Use of hiPSCs to develop lead compounds for the treatment of genetic diseases

Use of hiPSCs to develop lead compounds for the treatment of genetic diseases

Funding Type: 
Tools and Technologies II
Grant Number: 
RT2-01920
Award Value: 
$1,833,054
Disease Focus: 
Neurological Disorders
Pediatrics
Stem Cell Use: 
iPS Cell
Cell Line Generation: 
iPS Cell
Status: 
Closed
Public Abstract: 
This study will use Ataxia-Telangiectasia (A-T), an early-onset inherited neurodegenerative disease of children, as a model to study the mechanisms leading to cerebellar neurodegeneration and to develop a drug that can slow or halt neurodegeneration. We will start with skin cells that were originally grown from biopsies of patients with A-T who specifically carry “nonsense” type of mutations in the ATM gene. We will convert these skin cells to stem cells capable of forming neural cells that are lacking in the brain (cerebellum) of A-T patients; presumably these neural cells need ATM protein to develop normally. We will then test the effects of our most promising new “readthrough compounds” (RTCs) on the newly-developed neural cells. Our lab has been developing the drugs over the past six years. At present, there is no other disease model (animal or in a test tube) for evaluating the effects of RTCs on the nervous system and its development. Nor is there any effective treatment for the children with A-T or other progressively-deteriorating ataxias. Success in this project would open up at least three new areas for understanding and treating neurodegenerative diseases: 1) the laboratory availability of human neural cells with specific disease-causing mutations; 2) a new approach to learning how the human brain develops and 3) a new class of drugs (RTCs) that correct nonsense mutations, even in the brain, and may correct neurodegeneration.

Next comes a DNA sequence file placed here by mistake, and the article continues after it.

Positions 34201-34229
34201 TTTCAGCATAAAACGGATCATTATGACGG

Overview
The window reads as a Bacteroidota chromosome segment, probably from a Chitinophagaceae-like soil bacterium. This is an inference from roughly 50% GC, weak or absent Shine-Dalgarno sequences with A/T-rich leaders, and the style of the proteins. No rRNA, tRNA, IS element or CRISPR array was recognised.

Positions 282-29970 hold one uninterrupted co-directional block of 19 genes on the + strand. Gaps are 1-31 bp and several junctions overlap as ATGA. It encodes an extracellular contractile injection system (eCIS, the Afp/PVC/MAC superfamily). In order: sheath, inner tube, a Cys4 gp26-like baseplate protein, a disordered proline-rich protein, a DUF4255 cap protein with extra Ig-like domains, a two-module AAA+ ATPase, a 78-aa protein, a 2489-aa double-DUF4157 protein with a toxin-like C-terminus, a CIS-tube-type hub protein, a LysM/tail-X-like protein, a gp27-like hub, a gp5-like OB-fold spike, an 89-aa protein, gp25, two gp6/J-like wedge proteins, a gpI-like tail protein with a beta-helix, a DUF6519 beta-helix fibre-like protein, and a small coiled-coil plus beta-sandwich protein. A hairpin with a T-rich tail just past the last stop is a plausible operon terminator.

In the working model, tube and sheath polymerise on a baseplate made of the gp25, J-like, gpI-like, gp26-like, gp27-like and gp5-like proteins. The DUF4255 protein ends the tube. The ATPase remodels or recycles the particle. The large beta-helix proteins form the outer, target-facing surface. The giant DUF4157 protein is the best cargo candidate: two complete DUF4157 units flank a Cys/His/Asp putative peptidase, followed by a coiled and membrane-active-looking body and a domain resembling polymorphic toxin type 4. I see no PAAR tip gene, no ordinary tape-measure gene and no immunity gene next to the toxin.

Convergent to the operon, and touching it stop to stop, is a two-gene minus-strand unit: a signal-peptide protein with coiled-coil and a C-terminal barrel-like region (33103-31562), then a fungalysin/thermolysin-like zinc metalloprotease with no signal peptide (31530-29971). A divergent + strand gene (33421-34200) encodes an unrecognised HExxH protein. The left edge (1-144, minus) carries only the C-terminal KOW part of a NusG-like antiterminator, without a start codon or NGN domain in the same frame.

Statement of Benefit to California: 
This project seeks to merge the expertise of two major research cultures: one with long-standing experience in developing a treatment for a progressive childhood-onset disease called Ataxia-telangiectasia and another with recent success in converting skin cells into cells of the nervous system. California citizens will benefit by finding new ways to treat neurodegenerative diseases, like A-T, Parkinson and Alzheimer, and expanding the many possible applications of stem cell technology to medicine. More specifically, we will construct a new “disease in a dish” model for neurodegeneration, and this will enable our scientists to test the positive and negative effects of a new class of drugs for correcting inherited diseases/mutations directly on brain cells. These advances will drastically decrease drug development costs and will stimulate new biotech opportunities and increase tax revenues for California, while also training the next generation of young scientists to deliver these new medical products to physicians and patients within the next five years.
Progress Report: 

Year 1